by Atul Hatwal
A few years ago, a colleague told me a vignette from life in the Labour party in the mid-1980s. She was a member of the proto-modernising group, the Labour Co-ordinating Committee (LCC), and acted as whip for the LCC group in her inner London constituency Labour party (CLP). At each constituency meeting, she said there was a ritual to begin proceedings: the first motion was always to open the window and it was always put to a vote.
The reason? To gauge the relative strengths of the factions present. The modernisers would vote one way, the melange of militant and hard left, the other. The window was irrelevant. It was where the players lined up that counted.
Today, Progress is that window.
All the agonised commentary within the party about the conduct of Progress, its fate and what might or might not happen at party conference, is utterly irrelevant because this isn’t really about them.
Since Ed Miliband became leader, Progress have been a paragon of dutiful loyalty.
Last year at conference, when Miliband veered off into classifying businesses as predators or producers, without having much in the way of evidence either way, it wasn’t Progress that criticised him.
The editorial in last October’s magazine was positively supportive:
“It is rare for the words of a leader of the opposition to change policy; generating headlines is their normal intention. Ed Miliband’s speech to Labour party conference, however, managed both.”
When Labour selected a disastrous mayoral candidate in London, Progress campaigned for Livingstone.
And most recently the key proposals from Progress have focused on how to improve Labour’s organisational machine. Ideas like the fightback fundraiser kitemark are hardly the stuff of left wing nightmares.
No, this is not about the substance of what Progress do. This is a power play by the left. The objective: to flush out those in the shadow cabinet, and at the top of the party, who would publicly back Progress. Those who would stand up and defend a Blairite group with all that is implicit in that act.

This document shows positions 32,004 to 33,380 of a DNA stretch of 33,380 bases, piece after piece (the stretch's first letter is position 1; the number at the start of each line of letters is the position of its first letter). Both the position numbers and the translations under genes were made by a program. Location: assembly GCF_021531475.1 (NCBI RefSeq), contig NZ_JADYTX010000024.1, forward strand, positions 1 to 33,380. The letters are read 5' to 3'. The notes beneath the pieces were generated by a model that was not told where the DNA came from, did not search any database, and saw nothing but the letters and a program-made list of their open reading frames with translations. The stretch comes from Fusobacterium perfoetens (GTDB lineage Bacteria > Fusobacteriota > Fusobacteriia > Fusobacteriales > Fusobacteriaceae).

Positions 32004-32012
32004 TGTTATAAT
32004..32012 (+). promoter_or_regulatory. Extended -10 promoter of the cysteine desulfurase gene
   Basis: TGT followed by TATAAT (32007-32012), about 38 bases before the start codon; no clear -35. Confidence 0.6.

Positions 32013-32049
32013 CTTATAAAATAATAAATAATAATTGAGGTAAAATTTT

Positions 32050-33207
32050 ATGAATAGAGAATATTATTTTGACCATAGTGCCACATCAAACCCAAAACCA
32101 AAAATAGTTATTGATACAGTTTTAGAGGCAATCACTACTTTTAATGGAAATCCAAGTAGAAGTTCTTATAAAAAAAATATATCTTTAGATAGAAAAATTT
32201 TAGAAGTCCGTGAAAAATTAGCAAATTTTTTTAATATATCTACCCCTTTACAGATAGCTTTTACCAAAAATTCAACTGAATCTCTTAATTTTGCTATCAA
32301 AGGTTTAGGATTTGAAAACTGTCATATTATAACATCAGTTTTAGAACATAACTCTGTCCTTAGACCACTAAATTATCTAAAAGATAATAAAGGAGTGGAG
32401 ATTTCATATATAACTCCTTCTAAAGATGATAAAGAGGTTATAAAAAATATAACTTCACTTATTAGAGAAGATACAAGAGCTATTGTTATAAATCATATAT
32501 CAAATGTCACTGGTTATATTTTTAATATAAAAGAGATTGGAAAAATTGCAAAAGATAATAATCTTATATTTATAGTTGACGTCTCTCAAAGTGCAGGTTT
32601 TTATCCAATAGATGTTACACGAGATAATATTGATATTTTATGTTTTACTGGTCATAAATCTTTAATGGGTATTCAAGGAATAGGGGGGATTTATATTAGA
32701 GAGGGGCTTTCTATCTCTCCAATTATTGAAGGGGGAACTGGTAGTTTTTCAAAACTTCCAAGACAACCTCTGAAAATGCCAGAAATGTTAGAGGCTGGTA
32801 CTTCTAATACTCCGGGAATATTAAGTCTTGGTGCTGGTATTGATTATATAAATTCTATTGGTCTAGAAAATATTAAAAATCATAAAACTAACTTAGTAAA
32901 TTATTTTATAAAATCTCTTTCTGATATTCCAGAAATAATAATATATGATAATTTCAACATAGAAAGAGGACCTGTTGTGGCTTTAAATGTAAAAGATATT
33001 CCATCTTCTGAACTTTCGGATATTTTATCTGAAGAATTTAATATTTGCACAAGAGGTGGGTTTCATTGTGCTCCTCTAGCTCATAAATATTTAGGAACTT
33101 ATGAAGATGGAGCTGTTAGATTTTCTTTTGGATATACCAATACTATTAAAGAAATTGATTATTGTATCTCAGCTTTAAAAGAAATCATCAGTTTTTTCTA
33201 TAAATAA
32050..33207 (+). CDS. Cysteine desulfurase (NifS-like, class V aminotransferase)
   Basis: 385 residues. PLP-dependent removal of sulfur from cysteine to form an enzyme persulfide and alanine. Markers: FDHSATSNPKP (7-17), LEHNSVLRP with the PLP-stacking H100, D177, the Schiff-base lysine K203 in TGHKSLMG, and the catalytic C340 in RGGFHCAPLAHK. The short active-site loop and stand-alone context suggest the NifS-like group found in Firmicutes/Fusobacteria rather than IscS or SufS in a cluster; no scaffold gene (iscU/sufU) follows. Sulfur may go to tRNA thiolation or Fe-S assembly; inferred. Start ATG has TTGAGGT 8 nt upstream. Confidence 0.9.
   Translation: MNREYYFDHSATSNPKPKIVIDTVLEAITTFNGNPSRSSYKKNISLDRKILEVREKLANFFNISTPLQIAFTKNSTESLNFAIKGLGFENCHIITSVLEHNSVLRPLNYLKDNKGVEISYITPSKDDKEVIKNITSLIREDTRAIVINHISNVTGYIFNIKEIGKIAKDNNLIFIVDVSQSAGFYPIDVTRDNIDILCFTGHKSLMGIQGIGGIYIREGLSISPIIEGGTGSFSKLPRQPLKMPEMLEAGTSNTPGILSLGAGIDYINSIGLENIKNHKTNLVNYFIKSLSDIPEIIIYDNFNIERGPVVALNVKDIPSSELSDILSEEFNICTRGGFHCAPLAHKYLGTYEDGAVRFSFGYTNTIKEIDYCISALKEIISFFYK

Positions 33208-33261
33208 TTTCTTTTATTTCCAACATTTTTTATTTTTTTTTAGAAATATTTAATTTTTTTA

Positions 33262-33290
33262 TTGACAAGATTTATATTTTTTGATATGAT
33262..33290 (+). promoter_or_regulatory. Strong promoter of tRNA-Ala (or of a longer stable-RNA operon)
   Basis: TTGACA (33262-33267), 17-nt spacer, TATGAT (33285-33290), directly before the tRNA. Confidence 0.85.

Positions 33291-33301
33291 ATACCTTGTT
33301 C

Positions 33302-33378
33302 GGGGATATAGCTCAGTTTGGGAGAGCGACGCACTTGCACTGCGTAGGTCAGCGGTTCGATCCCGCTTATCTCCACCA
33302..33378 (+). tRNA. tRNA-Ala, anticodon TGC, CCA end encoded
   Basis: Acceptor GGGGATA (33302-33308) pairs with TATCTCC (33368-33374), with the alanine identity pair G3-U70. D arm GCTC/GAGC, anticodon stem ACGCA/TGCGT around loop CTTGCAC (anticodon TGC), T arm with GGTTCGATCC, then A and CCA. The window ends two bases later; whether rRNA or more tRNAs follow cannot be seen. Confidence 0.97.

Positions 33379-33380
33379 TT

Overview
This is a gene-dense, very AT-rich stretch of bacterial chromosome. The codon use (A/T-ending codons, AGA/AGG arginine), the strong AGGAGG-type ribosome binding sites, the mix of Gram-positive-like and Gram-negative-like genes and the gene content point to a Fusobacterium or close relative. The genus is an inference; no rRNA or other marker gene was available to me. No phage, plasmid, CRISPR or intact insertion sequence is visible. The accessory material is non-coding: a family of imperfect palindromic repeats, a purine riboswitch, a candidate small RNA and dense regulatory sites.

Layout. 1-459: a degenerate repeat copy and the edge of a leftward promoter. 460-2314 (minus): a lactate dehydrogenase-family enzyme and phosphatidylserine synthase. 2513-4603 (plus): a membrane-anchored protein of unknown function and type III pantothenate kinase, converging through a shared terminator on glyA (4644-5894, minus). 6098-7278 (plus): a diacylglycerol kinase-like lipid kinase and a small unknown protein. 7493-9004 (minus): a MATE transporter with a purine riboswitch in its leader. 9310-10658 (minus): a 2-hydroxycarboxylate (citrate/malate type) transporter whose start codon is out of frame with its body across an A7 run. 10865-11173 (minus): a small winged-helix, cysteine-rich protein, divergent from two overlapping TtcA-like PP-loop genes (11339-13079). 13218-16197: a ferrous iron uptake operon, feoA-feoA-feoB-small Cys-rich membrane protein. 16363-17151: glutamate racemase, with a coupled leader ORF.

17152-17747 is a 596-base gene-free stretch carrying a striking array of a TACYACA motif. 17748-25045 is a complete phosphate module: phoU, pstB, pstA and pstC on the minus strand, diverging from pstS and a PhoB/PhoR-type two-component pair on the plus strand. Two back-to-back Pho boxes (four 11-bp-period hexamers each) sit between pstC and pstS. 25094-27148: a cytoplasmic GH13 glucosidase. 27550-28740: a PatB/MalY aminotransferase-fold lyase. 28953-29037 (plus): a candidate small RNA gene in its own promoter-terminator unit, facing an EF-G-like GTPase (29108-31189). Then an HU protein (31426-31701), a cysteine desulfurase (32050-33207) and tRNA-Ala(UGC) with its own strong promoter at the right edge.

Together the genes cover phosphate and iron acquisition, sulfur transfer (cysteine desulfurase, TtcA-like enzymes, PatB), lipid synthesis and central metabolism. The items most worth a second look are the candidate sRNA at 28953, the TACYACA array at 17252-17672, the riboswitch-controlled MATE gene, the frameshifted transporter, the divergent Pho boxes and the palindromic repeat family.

Progress is a proxy for the future direction of the Labour party.
Enough of the shadow cabinet, ministers and backbench will have been privately reassuring to Progress. The direct messages, voicemails and texts are sure to have flooded in.
But in public, there’s tumbleweed blowing down the centre of Labour’s street.
No supportive tweets from the leader’s office, shadow cabinet members or their advisers. Lots of time to twitter about the football, Leveson or eternally good sessions on the #Labourdoorstep. Just not Progress.
It doesn’t matter whether there is a hostile motion at conference. This is a battle that has already been lost. The voices of moderation and sanity have been silenced.
It’s easy to be resentful. To blame the left. To point at a leadership who have quietly encouraged these moves to muzzle those who do not sip kool-aid from their cup of “new politics”.
But this would be wrong.
Politics is about organisation, commitment and belief. The left currently have all three and are campaigning to make their vision of Labour a reality. Many might disagree with them, I certainly do, but at least they are running on a clear prospectus.
The leadership are similarly acting in a perfectly understandable manner. The threat of a Blairite challenge is rarely far from the thoughts of the more nervous members of the Miliband entourage and the harder Progress is kicked, the fewer voices raised, the more distant this threat becomes.
If there is anyone to blame, the centre of the Labour party must look at itself.
In this sense, groups like Progress do bear some culpability.
For not fighting harder for their beliefs, even if this means conflict; not being more robust on the leadership’s mistakes and not doing what they were brought into existence to do: organise a distinct grassroots movement that would help anchor the party in the centre.
The furore over Progress will subside. Given the distribution of votes at conference, expulsion is not a real prospect and there is little further in the way of escalation open to the left.
But there will be other flashpoints.
This is a contest for the future of the Labour party and the conflict will not cease till one side has won. The choice open to the centrists within the party is fight or flight.
Regardless of the odds or the outcome, some things are worth fighting for.
Atul Hatwal is editor at Uncut